Jack and the Beanstalk: The Graphic Novel
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Jack and the Beanstalk: The Graphic Novel

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3.61 of 5 stars 3.61  ·  rating details  ·  62 ratings  ·  20 reviews
When Jack sells his family's cow for magic beans, his mother is anything but pleased. Soon, however, the beans sprout into a towering beanstalk. It leads to a castle filled with gold and other treasures. Jack's family will be rich, if he can sneak past the man-eating giant!
Paperback, 33 pages
Published September 1st 2008 by Stone Arch Books (first published August 2008)
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Val
Out of all the Graphic novel Fairy tales in this series, Jack and the Beanstalk is the best. I thought the illustrations had more of a graphic novel feel than the previous books. The story was also more than just a summary common to the other books.

I really liked that this version had Jack reclaiming his families lost treasure from the Giant rather than just being a mischievous thief. The story is ended very quickly and could have used another panel or two. Other than that it is a popular title...more
R. C.
"Be he alive or be he dead, I'll grind his bones to make my bread!" This retelling appealed to my comic book loving kid and was faithful enough to the classic version to please his literature loving mom.

The illustrations could have been better, but the history of the story, writing prompts and discussion questions are worth the cost of the book. I'm used to seeing comprehension questions touted as discussion questions in books for readers at this level. These actually fired up a dialogue betwee...more
Marie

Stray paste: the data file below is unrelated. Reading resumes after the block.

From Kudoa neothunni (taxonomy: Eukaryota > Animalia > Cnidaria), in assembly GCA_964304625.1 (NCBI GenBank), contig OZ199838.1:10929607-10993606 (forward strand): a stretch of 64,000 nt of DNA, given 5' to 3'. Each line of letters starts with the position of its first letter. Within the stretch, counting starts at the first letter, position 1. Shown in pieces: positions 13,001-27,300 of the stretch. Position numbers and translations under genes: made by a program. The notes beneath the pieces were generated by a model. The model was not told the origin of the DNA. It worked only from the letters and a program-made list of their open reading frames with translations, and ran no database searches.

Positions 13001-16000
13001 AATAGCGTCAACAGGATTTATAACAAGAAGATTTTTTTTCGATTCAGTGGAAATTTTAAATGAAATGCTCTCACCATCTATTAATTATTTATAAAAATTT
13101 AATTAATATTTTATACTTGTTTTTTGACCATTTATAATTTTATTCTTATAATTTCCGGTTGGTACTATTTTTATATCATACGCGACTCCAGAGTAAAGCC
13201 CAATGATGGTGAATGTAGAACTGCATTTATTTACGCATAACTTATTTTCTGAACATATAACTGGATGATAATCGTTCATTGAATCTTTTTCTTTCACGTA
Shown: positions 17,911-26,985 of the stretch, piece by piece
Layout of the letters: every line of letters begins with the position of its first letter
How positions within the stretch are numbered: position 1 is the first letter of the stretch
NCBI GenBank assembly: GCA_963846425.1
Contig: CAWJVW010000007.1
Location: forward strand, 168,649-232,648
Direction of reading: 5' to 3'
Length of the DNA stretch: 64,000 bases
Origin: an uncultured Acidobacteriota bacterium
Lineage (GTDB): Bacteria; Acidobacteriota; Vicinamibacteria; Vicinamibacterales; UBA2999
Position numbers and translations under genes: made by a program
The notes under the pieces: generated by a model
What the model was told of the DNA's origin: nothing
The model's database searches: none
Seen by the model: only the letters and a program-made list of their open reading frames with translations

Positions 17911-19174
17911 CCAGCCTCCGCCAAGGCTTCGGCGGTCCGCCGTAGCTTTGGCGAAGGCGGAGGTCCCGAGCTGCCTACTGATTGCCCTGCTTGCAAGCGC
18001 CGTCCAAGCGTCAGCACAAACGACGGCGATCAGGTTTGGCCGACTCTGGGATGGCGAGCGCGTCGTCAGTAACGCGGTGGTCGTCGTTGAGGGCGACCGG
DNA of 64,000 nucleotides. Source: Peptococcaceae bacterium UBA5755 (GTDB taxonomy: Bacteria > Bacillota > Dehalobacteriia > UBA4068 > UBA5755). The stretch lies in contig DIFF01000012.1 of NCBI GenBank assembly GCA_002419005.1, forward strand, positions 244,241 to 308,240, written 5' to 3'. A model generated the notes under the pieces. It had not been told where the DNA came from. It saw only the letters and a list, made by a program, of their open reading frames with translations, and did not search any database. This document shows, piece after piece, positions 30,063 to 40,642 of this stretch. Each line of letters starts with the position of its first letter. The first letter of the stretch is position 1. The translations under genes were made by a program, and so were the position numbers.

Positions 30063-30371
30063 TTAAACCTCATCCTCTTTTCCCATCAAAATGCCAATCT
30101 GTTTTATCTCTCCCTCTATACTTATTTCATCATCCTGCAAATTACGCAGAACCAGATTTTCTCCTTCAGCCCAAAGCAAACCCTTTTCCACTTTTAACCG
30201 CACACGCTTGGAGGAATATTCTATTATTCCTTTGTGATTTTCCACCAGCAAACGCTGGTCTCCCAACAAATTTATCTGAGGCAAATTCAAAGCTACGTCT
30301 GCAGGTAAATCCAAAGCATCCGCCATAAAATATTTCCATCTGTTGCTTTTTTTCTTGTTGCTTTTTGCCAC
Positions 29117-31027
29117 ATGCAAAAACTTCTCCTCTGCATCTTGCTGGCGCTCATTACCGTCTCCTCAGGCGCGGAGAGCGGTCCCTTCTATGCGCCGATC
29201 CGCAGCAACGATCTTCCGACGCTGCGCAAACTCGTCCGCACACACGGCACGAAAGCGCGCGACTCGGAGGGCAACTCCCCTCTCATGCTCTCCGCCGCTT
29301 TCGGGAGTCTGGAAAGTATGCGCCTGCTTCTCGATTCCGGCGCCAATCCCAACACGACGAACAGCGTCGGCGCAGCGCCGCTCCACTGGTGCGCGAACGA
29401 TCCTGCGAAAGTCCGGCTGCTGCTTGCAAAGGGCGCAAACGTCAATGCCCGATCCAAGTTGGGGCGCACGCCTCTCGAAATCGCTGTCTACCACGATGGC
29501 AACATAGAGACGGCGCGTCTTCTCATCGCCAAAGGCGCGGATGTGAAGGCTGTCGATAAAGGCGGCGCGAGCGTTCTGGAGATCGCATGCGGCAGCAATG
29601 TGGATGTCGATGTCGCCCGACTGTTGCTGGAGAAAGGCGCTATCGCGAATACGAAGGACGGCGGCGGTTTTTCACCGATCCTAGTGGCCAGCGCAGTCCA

In this modern spin on a classic tale, Jack sells his mother’s cow for five magic beans, which grow into a sky-high bean stalk overnight. When Jack climbs to the top of the bean stalk he finds that a mean giant and his kind wife live there. Jack realizes that the giant killed his father and is determined to make the giant pay. Jack takes only what the giant stole from his family and soon the giant meets the same fate Jack’s father did.

I love the pictures from this graphic novel and how in the en...more
Brook
I just discovered this great little gem. I borrowed if from the library after reading about it. It is one that I would like to own. My kids (ages 5 & 7) giggled at the expressive Jack and his crazy hair. They loved the dialogue. After we finished reading they immediately turned back to re-read their favorite funny parts and then acted it out themselves (twice). I will certainly be checking out the rest of this "Graphic Spin" series. For a great discussion about graphic novels check out Shann...more
Alison Russell
This graphic novel tells the traditional, Disney-esque story of Jack and the Beanstalk. The fact that it is a graphic novel really doesn't add anything to the story. The plot is the same and there is still text at the bottom of each picture. The only real difference is that speech bubbles are used, and there are multiple scenes on some pages. This isn't a great read, but perhaps could be used to students as a non-example of how the format of a book can enhance the story (or not, in this case).